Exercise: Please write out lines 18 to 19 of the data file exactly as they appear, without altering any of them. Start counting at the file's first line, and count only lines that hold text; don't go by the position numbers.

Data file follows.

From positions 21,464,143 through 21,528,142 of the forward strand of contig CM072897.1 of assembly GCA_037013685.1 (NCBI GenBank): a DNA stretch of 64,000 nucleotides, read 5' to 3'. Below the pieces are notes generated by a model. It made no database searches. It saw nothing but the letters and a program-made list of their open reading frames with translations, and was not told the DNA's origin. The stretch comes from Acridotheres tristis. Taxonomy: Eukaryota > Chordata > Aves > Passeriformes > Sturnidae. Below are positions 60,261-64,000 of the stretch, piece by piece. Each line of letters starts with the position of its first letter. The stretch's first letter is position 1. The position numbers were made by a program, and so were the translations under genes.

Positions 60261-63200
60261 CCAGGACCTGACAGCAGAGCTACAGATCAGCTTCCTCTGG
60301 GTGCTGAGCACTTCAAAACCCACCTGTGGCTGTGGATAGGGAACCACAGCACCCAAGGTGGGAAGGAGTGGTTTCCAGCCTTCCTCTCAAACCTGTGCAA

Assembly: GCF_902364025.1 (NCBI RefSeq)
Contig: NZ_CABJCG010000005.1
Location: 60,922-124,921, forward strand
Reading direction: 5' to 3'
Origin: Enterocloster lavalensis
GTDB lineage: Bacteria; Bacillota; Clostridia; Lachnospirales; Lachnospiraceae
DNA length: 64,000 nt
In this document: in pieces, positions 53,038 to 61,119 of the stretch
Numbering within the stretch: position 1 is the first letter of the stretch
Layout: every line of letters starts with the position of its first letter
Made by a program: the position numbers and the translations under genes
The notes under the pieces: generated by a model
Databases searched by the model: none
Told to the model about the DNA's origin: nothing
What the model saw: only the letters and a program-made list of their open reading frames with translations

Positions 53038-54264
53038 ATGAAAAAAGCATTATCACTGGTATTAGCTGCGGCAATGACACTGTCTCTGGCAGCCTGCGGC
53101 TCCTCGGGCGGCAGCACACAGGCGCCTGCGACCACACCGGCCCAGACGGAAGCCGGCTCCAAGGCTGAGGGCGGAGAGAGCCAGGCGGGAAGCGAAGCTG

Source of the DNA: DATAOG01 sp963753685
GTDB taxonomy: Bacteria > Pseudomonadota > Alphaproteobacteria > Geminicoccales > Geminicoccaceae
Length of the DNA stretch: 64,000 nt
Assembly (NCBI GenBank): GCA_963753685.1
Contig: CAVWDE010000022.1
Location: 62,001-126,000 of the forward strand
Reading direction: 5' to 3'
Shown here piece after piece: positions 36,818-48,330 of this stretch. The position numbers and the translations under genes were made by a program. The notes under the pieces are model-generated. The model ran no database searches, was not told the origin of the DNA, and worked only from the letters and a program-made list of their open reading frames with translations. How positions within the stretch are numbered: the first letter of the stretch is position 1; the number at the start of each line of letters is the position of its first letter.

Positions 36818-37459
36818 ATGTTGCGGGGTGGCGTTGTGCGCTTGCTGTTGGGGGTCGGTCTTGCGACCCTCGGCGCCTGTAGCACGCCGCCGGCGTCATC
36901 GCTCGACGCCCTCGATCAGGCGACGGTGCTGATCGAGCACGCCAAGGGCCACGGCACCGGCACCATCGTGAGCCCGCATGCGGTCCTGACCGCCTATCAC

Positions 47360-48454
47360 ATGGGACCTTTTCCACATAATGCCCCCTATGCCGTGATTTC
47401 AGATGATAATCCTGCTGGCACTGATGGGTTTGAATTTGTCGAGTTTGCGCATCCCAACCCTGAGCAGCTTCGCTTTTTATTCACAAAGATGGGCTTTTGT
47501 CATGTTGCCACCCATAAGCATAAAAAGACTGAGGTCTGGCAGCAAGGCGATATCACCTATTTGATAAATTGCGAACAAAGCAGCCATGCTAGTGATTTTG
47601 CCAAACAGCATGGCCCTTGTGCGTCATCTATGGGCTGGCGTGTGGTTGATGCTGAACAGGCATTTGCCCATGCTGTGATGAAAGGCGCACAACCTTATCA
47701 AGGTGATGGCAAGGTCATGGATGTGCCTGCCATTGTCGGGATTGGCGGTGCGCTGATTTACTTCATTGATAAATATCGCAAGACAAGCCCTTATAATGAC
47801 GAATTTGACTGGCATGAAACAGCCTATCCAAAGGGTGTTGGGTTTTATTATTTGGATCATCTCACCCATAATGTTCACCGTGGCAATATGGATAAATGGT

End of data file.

Told to the model about the DNA's origin: nothing
What the model saw: only the letters and a program-made list of their open reading frames with translations